Picture of Sarah CurrieSarah Currie is a medical copy editor at CMAJ


More than 800 000 Canadians access food banks each month, and no province or territory is unaffected by food insecurity. As citizens of one of the wealthiest countries in the world, Canadians should not have to struggle to put healthy meals on their families’ tables — families living on minimum wage should not have to go into debt to benefit from a nutritious diet. We tend to concern ourselves with these issues during traditional “giving” holidays, particularly Thanksgiving and Christmas. As a result, donations to food banks hit a lull during the summer, which unfortunately coincides with increased demand due to children no longer being enrolled in school-based meal programs. We need to be concerned year-round. 

A lack of access to healthy food is not an individual problem; it is a public health issue. As high as the cost of nutritious foods may be, the public cost of not removing barriers to access will be much greater.  People who are unable to eat a healthy diet are more likely to have chronic conditions, further burdening our already overwhelmed health care system. Children are particularly vulnerable; those who do not regularly eat nutritious meals are more likely to have poor growth and development, as well as learning disabilities.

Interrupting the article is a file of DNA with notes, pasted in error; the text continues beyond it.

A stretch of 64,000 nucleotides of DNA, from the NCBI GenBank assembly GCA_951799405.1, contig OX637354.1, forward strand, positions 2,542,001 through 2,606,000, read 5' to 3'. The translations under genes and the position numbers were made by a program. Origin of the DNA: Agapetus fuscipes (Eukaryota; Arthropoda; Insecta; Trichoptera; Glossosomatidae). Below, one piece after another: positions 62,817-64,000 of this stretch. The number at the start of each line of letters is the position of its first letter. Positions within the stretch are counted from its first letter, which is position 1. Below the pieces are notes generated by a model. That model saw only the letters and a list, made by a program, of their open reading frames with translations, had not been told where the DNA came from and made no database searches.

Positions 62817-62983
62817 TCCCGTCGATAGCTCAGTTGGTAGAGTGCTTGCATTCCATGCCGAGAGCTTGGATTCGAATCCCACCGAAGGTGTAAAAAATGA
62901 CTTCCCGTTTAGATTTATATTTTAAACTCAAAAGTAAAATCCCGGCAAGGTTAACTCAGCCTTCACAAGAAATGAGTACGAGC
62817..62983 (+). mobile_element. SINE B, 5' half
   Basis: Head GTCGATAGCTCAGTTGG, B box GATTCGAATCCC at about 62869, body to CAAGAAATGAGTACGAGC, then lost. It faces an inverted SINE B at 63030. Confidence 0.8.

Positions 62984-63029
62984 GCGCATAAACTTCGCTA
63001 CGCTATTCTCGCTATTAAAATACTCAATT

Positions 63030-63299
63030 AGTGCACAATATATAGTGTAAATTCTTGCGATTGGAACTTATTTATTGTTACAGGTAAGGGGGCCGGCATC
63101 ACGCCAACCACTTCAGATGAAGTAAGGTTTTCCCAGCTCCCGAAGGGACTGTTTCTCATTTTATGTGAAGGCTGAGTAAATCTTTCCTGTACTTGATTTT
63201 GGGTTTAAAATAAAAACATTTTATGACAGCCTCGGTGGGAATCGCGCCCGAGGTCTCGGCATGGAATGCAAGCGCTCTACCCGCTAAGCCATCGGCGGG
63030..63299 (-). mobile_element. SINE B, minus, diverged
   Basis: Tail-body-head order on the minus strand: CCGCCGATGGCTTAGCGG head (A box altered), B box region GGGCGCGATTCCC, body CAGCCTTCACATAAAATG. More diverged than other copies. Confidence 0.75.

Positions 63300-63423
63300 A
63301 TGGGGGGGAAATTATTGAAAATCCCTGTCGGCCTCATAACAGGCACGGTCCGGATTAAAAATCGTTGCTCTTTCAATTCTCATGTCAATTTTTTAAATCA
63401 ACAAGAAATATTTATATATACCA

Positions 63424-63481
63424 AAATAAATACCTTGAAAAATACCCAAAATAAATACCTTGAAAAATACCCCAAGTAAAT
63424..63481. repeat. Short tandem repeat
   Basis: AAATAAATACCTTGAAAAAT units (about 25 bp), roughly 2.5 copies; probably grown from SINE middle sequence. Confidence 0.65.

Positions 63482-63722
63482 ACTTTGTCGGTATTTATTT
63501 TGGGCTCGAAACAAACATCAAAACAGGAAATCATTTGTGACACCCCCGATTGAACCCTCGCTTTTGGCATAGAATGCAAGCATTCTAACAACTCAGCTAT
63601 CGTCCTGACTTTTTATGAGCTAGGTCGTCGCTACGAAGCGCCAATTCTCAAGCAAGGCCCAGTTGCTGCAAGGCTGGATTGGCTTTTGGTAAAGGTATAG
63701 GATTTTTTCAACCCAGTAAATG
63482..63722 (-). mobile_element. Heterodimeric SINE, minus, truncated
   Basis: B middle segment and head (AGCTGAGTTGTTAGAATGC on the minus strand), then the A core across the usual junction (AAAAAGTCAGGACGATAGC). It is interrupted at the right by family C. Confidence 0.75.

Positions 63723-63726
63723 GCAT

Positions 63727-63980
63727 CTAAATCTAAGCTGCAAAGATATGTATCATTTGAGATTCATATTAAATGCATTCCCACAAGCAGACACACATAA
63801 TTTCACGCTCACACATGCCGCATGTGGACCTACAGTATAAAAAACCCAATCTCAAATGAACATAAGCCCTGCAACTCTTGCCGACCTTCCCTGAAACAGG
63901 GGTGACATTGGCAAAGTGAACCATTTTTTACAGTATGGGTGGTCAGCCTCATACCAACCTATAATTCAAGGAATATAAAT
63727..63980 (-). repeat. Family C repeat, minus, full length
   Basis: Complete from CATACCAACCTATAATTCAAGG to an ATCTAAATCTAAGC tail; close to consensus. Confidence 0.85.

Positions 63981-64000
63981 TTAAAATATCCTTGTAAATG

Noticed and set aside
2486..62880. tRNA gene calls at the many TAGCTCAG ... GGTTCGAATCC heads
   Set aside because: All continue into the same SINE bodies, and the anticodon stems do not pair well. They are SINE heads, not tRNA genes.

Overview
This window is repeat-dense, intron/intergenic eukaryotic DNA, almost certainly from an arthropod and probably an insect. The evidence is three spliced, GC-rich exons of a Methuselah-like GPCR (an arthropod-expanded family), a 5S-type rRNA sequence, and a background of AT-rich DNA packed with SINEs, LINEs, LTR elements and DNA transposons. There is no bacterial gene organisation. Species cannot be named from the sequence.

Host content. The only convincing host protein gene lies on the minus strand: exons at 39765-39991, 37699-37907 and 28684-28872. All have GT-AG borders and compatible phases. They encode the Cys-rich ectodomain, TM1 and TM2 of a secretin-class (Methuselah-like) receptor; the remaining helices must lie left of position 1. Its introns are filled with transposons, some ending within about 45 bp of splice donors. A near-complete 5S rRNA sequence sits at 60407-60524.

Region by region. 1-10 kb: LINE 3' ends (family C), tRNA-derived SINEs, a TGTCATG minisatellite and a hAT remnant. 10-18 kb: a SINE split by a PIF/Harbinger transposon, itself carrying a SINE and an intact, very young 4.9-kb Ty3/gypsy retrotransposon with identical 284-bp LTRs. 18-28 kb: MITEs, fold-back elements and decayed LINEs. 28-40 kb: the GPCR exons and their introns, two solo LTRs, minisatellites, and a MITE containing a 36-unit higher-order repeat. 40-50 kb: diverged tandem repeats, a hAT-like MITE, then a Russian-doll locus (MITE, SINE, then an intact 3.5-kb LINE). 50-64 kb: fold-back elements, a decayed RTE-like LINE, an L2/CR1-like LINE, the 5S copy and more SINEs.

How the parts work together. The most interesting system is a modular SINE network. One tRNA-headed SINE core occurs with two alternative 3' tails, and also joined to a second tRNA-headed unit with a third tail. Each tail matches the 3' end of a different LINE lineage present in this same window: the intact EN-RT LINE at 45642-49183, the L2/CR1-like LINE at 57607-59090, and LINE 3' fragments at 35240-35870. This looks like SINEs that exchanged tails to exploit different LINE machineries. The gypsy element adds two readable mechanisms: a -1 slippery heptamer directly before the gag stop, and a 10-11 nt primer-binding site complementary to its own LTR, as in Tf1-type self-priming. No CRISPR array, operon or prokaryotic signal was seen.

A recent CMAJ research article explored the relationship between food insecurity and health care costs, and suggest the roles physicians, legislators and health care organizations can play in decreasing food insecurity among Canadians. Short-term measures, such as community-supported agriculture, food banks and programs such as Nutrition North Canada offer some relief, but a comprehensive national strategy to address the root causes of food insecurity, particularly poverty, has yet to be adopted. For efforts to be truly effective, they must be coordinated within and across levels of government, and they must target the underlying causes in addition to providing real-time relief.

Earlier this summer, one of Canada’s largest grocery chains announced that it would be closing 52 of its most unprofitable stores. One cannot help but worry that these closures could contribute to the growing problem of food deserts in areas that are already high risk, adding yet another roadblock to accessing affordable, nutritious food. As the summer draws to a close and we prepare for a federal election, we must ask our aspiring leaders how they will guarantee that every Canadian kitchen is well-stocked, regardless of postal code.